SAN FRANCISCO, May 20, 2015 /PRNewswire-USNewswire/ -- The AFL-CIO Housing Investment Trust (HIT) has been a catalyst for the remarkable recovery in San Francisco since the Great Recession and during its current boom, making investments of $163 million into four residential developments that created 2,193 union construction jobs and 778 housing units.
While the real estate market in San Francisco has been on the upswing in recent years, like other municipalities, housing and commercial construction in San Francisco ground to a halt during the height of the economic downturn. Development deals in San Francisco were slow to materialize, severely curtailing union construction jobs. Rental housing was hit especially hard, making the search for affordable housing even more challenging for working families.
As Michael Theriault, secretary-treasurer of San Francisco Building and Construction Trades Council, recalled, "Things were dead – things were moribund." But Theriault and others credit the HIT, and its workers' pension capital investments, with getting construction projects rolling again.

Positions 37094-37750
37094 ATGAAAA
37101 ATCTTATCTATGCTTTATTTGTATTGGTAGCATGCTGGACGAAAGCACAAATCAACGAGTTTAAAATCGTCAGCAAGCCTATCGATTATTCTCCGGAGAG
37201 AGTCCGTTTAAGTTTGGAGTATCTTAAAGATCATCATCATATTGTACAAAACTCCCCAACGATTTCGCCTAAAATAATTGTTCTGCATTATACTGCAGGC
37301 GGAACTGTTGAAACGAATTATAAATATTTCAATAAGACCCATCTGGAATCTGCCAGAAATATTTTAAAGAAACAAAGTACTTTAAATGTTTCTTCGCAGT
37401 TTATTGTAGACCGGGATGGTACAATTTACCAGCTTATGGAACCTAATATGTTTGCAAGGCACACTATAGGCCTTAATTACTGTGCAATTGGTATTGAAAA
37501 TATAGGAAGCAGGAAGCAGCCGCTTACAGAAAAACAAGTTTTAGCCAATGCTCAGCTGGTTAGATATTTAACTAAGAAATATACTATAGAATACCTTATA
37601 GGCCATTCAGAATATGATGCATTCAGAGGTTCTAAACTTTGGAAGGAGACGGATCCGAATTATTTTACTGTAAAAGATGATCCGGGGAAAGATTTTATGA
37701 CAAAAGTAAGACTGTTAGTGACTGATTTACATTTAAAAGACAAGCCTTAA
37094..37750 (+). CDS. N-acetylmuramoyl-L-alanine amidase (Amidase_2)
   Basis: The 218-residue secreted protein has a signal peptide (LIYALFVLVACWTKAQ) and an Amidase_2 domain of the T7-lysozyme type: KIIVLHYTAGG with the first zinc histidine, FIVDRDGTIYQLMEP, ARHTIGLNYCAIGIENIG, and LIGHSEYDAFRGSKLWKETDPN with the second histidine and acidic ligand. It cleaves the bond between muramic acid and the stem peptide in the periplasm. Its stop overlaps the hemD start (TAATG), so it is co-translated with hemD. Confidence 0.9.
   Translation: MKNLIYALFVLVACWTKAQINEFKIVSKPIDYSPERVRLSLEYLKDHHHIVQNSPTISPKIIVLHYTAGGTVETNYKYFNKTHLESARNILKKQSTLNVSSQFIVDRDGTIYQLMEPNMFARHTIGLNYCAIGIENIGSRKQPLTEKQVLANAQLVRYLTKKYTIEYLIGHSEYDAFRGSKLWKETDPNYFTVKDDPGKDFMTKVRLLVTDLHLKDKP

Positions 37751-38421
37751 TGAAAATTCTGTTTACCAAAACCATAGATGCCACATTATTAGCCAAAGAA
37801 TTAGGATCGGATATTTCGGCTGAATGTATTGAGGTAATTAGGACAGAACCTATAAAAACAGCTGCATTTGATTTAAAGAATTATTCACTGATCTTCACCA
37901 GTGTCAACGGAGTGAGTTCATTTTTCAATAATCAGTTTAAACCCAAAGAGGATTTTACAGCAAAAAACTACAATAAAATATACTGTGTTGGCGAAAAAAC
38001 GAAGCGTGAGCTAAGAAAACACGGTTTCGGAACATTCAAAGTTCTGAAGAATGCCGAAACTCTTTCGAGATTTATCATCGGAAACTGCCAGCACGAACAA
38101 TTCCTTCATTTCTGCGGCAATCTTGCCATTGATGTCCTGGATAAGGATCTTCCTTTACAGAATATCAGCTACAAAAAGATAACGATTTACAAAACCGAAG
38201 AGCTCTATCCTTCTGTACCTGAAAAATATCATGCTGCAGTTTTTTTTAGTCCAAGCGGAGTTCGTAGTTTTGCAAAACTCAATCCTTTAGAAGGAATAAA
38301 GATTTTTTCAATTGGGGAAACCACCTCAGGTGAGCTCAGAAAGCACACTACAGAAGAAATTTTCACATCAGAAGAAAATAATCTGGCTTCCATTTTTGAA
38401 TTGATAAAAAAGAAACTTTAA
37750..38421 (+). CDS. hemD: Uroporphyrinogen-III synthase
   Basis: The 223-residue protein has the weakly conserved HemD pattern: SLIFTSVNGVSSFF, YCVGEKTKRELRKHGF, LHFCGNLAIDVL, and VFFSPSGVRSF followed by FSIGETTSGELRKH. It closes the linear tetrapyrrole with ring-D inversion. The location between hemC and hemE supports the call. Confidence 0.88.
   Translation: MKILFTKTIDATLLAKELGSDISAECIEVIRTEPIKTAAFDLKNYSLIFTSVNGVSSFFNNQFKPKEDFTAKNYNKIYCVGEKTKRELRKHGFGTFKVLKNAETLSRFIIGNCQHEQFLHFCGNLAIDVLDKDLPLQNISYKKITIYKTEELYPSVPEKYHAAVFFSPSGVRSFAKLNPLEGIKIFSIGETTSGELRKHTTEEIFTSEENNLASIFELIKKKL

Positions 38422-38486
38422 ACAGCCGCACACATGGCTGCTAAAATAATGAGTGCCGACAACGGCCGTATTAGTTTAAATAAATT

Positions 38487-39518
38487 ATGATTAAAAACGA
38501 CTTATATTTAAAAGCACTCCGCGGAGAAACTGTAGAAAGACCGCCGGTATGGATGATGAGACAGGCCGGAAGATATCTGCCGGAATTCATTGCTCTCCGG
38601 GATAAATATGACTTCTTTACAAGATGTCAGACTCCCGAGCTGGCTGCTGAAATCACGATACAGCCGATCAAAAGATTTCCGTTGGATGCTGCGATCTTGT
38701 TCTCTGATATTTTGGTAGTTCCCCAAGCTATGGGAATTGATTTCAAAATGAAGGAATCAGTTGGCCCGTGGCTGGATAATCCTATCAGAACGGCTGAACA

Since 2010, the fixed-income investment company with more than $5 billion in assets from union and public employee pension plans has helped finance four sizeable residential developments in the city: Rincon Green at 333 Harrison, the Potrero Launch Apartments, Arc Light Co. and 101 Polk.
"Those projects put people back to work and showed other investors and other developers that there were possibilities in San Francisco," Theriault said. "So what came back first in the city, really, was rental housing. And it came back because everybody saw those projects and saw that it was a possibility and said, 'Well, maybe it's worthwhile putting some money into this town again.'"
S. Osborn Erickson, chairman of The Emerald Fund, Inc., was, together with his partner, Alastair Mactaggart, the developer of Rincon Green at 333 Harrison. He said that San Francisco badly needed the projects to succeed. The HIT invested $70 million into the $105 million project located in San Francisco's South of Market (SOMA) neighborhood.
"In San Francisco for the period 2010 to 2011, it was impossible to get financing for projects, but the AFL-CIO provided two-thirds of the financing needed for Rincon Green," Erickson said, noting that the project "epitomizes smart growth" due to its proximity to a major transportation hub as well as to major centers of employment in downtown San Francisco. He says it took just six months for all of the units at the Rincon Green at 333 Harrison to be fully leased after it opened in 2013.